Cyrille Regis is a legend amongst Coventry City fans. Not only was he a member of the 1987 FA Cup winning team but he earned his place in City fan’s hearts with his skill, industry and above all the memorable goals which helped keep City in the old First Division before 1987 and made City such a strong outfit under John Sillett over the subsequent 3-4 years.
His autobiography, Cyrille Regis – My Story, was published last month and he is at today’s game with Leeds United signing copies of the book in the club shop immediately after the game. Cyrille played for Coventry City for seven seasons but freely admits that he didn’t really want to come to Coventry from West Brom in 1984 – he thought a big club was going to come in for him but the Sky Blues were the only interested party. His first two seasons at Highfield Road were a non-event and again he admits that he was not emotionally committed to Coventry until John Sillett and George Curtis took the reins in 1986. Bobby Gould signed Cyrille for £250,000 and was sacked two months later and Gould’s successor, Don Mackay, never played to Regis’ strengths but one story in the book surprised me. Apparently during Mackay’s reign City, supposedly desperate for cash, tried to sell Cyrille to Second Division Wolves for £40,000. Thankfully the City board had second thoughts and within twelve months Cyrille and City were a whole different proposition.
Cyrille speaks highly of Sillett’s role in rejuvenating his struggling career and the way Sillett changed the emphasis of the team’s game from using Regis as a target man to giving him the ball at his feet was a major factor in the club’s remarkable 1986-87 season. That season (and the FA Cup win especially) quite rightly get a lot of coverage in the book as does the post-Wembley celebrations which make modern-day footballers look like choirboys.
One major change in Cyrille’s life whilst he was at Coventry was his conversion to Christianity and the chapter dealing with his reasons sees Cyrille talk candidly about the emotional torment he went through.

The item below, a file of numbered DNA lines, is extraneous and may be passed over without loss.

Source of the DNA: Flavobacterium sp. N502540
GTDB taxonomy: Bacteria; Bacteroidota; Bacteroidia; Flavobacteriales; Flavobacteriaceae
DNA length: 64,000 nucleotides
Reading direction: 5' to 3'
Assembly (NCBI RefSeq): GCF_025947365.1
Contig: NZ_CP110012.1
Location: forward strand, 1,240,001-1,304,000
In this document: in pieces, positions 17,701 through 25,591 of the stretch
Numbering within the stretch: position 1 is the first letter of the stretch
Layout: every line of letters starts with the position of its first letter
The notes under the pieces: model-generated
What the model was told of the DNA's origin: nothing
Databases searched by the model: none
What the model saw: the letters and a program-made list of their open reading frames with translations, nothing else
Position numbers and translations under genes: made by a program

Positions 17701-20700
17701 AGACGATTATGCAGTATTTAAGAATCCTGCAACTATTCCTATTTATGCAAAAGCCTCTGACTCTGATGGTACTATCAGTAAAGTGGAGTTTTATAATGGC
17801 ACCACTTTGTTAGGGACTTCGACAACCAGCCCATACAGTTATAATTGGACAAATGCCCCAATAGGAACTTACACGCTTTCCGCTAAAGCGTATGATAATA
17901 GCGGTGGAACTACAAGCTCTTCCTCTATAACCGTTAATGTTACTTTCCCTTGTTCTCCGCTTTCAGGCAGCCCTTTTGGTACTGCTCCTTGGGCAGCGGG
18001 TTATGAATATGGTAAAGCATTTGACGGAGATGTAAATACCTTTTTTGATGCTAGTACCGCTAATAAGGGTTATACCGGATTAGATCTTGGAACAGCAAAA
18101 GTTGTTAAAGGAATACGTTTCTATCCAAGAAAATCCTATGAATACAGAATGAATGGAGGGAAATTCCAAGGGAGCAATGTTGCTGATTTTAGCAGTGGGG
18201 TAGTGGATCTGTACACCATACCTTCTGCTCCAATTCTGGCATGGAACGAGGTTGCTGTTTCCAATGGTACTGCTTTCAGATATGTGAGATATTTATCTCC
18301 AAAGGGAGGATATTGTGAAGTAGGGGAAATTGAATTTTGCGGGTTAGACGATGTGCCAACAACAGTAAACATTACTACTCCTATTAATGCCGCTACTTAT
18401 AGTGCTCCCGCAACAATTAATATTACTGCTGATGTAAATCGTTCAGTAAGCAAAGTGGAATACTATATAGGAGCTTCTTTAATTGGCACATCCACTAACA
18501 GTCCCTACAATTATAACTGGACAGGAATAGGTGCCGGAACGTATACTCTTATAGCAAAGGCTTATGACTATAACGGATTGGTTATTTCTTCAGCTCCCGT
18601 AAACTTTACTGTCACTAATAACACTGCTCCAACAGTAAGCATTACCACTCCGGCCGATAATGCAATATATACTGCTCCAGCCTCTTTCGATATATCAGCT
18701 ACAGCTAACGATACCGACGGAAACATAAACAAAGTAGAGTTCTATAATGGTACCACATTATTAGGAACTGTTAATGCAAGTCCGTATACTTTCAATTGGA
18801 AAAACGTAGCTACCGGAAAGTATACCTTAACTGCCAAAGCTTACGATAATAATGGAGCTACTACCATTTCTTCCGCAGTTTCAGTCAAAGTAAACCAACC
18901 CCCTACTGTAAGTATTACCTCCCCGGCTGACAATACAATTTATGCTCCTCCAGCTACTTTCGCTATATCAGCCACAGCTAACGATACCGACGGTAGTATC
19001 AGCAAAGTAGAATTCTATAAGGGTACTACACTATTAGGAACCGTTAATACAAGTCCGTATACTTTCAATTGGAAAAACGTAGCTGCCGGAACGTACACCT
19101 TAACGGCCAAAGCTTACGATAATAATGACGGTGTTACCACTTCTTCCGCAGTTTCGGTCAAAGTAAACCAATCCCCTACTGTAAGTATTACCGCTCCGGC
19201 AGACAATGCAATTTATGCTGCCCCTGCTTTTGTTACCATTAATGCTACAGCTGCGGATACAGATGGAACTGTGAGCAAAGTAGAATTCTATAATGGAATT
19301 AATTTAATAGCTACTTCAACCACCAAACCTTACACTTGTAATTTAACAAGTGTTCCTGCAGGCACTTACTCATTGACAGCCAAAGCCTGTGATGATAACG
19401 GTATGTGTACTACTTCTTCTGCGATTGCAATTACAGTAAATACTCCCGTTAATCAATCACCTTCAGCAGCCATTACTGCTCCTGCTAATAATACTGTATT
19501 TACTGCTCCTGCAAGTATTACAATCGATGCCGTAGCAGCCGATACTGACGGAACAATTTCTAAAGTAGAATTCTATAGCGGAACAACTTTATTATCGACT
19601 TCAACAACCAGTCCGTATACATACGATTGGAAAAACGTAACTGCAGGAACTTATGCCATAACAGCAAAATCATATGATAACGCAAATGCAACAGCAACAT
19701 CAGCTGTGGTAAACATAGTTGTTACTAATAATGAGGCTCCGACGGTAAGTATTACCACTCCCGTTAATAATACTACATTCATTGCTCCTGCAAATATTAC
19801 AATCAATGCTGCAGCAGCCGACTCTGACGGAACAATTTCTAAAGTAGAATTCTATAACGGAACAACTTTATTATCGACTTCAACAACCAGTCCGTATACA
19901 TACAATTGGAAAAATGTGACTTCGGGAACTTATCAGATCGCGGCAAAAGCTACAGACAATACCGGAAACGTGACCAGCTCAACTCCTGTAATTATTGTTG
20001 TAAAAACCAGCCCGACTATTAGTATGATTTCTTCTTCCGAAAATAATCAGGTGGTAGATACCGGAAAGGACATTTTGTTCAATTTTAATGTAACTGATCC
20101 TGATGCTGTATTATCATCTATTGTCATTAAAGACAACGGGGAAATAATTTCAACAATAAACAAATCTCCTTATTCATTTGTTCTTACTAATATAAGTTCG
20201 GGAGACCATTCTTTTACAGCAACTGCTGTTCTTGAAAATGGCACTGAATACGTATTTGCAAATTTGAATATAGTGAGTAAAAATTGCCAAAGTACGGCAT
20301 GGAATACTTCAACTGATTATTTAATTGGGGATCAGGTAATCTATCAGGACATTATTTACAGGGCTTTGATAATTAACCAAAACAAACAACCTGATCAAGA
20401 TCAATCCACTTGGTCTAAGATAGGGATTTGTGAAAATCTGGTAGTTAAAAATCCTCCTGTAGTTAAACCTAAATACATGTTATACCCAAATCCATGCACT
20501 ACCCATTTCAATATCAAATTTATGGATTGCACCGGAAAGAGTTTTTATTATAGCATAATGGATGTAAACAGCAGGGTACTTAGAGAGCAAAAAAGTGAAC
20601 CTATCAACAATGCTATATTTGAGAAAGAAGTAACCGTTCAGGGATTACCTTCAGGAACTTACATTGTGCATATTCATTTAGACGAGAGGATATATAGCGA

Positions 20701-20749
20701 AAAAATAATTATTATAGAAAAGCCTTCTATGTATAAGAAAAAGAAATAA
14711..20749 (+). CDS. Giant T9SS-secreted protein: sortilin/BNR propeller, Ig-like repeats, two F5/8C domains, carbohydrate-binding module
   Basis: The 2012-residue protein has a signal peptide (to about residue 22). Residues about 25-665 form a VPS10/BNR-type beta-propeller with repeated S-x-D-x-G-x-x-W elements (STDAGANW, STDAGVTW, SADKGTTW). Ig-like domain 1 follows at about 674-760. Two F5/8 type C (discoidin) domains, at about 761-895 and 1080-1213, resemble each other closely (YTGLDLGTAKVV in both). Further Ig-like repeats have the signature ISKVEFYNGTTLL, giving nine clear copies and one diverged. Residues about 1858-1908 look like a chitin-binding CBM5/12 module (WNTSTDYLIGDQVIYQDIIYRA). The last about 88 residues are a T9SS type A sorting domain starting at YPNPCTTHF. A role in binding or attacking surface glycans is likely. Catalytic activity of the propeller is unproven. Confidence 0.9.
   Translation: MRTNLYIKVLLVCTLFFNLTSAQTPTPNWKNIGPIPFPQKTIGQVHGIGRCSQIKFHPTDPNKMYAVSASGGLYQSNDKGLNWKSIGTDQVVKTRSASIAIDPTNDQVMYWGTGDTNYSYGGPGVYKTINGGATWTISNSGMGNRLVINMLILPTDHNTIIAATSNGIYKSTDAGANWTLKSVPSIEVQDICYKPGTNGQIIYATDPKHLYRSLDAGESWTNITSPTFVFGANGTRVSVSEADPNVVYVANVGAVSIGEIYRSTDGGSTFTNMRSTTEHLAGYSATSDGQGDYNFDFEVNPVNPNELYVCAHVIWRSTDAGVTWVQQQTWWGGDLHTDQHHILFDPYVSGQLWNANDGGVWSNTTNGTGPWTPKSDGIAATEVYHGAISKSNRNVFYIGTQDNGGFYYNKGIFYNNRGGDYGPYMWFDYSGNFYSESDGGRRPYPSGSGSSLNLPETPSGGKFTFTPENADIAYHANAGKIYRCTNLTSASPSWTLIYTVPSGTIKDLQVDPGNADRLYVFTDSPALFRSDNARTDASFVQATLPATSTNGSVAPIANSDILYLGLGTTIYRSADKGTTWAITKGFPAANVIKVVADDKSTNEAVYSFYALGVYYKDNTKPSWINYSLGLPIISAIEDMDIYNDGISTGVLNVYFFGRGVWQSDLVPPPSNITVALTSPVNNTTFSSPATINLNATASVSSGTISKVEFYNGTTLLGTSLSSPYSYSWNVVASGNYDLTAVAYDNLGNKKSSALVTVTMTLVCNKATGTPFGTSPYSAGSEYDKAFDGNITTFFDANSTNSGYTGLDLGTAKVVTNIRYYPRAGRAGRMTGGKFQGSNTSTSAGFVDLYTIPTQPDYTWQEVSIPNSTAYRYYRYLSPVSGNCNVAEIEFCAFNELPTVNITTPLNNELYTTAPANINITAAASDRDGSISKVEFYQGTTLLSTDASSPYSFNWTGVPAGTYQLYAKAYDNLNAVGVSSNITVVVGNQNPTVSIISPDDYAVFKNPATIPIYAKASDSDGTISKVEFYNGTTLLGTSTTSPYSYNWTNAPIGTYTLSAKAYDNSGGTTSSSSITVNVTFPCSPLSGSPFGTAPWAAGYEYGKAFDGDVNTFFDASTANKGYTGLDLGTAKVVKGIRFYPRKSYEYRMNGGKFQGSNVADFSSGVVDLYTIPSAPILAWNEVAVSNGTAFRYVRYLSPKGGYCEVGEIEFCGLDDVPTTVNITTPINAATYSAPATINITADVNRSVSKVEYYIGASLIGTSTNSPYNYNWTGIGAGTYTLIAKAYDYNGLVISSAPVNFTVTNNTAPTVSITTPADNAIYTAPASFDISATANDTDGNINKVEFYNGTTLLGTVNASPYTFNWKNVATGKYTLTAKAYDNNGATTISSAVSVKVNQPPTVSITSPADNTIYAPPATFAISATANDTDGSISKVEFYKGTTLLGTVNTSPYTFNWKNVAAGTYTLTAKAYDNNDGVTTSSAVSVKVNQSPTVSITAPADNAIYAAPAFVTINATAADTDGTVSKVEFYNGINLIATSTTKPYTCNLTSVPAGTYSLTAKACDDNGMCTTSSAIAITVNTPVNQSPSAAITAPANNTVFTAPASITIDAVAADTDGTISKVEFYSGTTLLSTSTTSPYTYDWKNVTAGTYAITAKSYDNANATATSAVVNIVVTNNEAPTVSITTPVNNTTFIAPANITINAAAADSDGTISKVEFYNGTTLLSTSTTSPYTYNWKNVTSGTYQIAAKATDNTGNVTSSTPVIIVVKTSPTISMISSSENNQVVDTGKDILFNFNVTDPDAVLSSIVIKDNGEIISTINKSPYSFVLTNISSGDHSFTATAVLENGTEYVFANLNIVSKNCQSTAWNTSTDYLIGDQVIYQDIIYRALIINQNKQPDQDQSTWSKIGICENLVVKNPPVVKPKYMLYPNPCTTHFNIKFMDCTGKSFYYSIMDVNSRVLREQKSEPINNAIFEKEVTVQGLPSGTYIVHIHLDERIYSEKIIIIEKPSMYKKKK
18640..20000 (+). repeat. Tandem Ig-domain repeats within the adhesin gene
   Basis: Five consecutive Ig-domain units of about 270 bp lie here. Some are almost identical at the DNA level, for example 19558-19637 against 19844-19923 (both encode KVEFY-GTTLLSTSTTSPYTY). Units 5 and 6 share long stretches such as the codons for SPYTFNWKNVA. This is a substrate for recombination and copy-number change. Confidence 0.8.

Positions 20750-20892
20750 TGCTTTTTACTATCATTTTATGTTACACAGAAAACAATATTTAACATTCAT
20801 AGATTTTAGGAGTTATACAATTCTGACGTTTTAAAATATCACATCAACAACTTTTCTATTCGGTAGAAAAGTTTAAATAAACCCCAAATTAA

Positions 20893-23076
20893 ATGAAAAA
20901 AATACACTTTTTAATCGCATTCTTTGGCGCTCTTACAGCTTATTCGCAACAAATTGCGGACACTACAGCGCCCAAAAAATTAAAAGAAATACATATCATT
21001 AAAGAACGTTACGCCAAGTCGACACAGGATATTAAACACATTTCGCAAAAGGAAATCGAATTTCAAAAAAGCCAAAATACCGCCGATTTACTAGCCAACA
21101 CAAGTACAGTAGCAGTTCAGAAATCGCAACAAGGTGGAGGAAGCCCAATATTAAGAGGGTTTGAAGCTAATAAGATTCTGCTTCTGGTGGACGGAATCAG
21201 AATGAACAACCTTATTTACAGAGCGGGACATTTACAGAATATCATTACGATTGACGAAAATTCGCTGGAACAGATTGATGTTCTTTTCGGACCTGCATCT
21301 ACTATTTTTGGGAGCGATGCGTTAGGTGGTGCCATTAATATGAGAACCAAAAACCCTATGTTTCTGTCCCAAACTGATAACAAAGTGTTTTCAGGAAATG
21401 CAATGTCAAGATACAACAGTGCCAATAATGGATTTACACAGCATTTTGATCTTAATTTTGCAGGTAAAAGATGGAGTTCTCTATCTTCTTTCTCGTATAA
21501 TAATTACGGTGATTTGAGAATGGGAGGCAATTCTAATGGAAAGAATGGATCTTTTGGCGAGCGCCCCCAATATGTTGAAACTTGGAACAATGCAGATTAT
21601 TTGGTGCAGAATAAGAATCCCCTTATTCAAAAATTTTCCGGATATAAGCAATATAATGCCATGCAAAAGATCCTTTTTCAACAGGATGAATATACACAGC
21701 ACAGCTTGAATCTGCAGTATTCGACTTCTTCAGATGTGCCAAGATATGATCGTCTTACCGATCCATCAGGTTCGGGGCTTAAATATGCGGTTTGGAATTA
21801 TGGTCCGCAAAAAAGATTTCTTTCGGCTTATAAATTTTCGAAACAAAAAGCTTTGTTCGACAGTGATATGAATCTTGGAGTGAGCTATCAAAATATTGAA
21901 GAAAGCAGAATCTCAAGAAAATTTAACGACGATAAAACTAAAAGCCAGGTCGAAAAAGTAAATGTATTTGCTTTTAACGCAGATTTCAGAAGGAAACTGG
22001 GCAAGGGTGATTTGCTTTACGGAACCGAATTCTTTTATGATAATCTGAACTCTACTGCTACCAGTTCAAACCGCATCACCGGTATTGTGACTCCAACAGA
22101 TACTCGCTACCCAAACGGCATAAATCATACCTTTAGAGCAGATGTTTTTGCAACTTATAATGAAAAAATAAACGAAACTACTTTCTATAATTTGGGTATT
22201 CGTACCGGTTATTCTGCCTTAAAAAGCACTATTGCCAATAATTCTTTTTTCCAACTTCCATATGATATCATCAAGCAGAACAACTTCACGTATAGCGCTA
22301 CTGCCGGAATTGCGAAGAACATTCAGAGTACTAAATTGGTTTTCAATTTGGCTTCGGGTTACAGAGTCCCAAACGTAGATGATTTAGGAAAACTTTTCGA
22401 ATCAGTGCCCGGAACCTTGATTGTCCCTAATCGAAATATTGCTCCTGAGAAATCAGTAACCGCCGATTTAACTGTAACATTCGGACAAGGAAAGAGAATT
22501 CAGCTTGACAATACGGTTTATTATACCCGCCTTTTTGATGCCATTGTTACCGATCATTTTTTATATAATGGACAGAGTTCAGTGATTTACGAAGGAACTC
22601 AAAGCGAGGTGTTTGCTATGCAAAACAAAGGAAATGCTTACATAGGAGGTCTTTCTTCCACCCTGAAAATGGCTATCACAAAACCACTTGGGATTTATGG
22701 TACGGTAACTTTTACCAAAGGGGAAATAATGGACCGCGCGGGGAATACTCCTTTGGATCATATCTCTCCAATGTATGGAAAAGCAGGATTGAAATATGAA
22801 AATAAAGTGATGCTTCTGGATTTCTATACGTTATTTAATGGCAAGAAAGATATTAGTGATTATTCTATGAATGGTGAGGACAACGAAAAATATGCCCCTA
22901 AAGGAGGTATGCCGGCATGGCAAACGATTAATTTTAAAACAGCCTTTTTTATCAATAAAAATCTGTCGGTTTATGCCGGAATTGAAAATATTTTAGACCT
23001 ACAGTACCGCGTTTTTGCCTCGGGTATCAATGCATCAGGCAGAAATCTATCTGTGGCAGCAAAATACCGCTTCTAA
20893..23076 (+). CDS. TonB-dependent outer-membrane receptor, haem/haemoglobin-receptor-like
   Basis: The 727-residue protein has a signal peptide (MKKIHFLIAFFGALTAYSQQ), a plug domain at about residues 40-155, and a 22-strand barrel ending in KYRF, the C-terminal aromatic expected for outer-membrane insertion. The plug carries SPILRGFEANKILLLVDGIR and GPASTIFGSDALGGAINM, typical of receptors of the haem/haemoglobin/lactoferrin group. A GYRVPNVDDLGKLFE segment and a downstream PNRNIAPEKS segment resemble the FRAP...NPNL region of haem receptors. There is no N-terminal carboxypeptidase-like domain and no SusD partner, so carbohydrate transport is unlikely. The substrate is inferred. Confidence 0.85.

The book reminded me of the phenomenal impact that Cyrille had when he arrived on the football scene with West Brom in 1977. City had a golden year but Cyrille’s emergence at the Hawthorns took the limelight away from Ian Wallace and Mick Ferguson’s goalscoring feats. The two teams vied to be the top West Midlands side that season and Albion, managed by Ron Atkinson, pipped City by one place, finishing sixth. Cyrille started the season as an unknown and finished as a First Division regular. His first appearance against the Sky Blues resulted in a 2-1 win for Albion but my notes of the game record that Regis, who had scored five goals in his first five games for the Baggies, was well shackled by Jim Holton. A year later ‘Big C’ was on the score-sheet twice as Albion hit City for seven at the Hawthorns but his finest goal against the Sky Blues was undoubtedly the sizzling 25-yarder in the 1982 FA Cup degeat at the Hawthorns, a goal not dissimilar to the one for City at Hillsborough in the quarter final tie in 1987.
He scored many other fine goals for the Sky Blues too including the winner when City won at Anfield for the first time in 1989 and one of the goals that ended the 51-year Villa hoodoo in 1988.
I have met Cyrille on a number of occasions and he is a charming man who talks knowledgeably about the game he loves. He is also a great supporter of the Former Players Association. His book is a down to earth honest assessment of his career and life, warts and all, and deserves to be a success.
Unlike many fans and media correspondents I refuse to get too excited about City’s elevation to fourth place last Saturday following the victory at Bramall Lane. There is a long way to go this season and I remind friends that the last time City were in such an exalted position, in April 2002, they managed to lose six of their last seven games, miss out on the play-offs and snatch disaster out of the jaws of success.